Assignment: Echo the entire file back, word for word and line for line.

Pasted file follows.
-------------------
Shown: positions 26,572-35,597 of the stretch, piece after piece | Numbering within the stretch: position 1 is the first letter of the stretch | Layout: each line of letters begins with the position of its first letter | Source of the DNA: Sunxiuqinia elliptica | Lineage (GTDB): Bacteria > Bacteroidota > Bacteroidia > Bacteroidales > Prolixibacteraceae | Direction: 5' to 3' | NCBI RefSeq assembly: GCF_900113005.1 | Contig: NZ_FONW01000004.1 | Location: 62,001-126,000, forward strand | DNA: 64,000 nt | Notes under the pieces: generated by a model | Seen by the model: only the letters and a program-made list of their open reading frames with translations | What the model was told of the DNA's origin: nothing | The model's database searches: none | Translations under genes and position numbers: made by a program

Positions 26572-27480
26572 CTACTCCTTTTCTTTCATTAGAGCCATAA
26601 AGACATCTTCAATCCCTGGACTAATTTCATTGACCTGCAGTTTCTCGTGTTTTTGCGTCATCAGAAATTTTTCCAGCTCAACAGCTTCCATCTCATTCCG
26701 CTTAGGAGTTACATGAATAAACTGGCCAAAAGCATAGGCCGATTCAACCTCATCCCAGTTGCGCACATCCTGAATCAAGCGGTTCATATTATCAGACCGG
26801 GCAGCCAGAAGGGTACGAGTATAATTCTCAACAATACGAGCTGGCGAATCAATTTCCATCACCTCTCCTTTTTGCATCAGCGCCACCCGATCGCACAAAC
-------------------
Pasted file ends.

Shown: positions 26,572-35,597 of the stretch, piece after piece | Numbering within the stretch: position 1 is the first letter of the stretch | Layout: each line of letters begins with the position of its first letter | Source of the DNA: Sunxiuqinia elliptica | Lineage (GTDB): Bacteria > Bacteroidota > Bacteroidia > Bacteroidales > Prolixibacteraceae | Direction: 5' to 3' | NCBI RefSeq assembly: GCF_900113005.1 | Contig: NZ_FONW01000004.1 | Location: 62,001-126,000, forward strand | DNA: 64,000 nt | Notes under the pieces: generated by a model | Seen by the model: only the letters and a program-made list of their open reading frames with translations | What the model was told of the DNA's origin: nothing | The model's database searches: none | Translations under genes and position numbers: made by a program

Positions 26572-27480
26572 CTACTCCTTTTCTTTCATTAGAGCCATAA
26601 AGACATCTTCAATCCCTGGACTAATTTCATTGACCTGCAGTTTCTCGTGTTTTTGCGTCATCAGAAATTTTTCCAGCTCAACAGCTTCCATCTCATTCCG
26701 CTTAGGAGTTACATGAATAAACTGGCCAAAAGCATAGGCCGATTCAACCTCATCCCAGTTGCGCACATCCTGAATCAAGCGGTTCATATTATCAGACCGG
26801 GCAGCCAGAAGGGTACGAGTATAATTCTCAACAATACGAGCTGGCGAATCAATTTCCATCACCTCTCCTTTTTGCATCAGCGCCACCCGATCGCACAAAC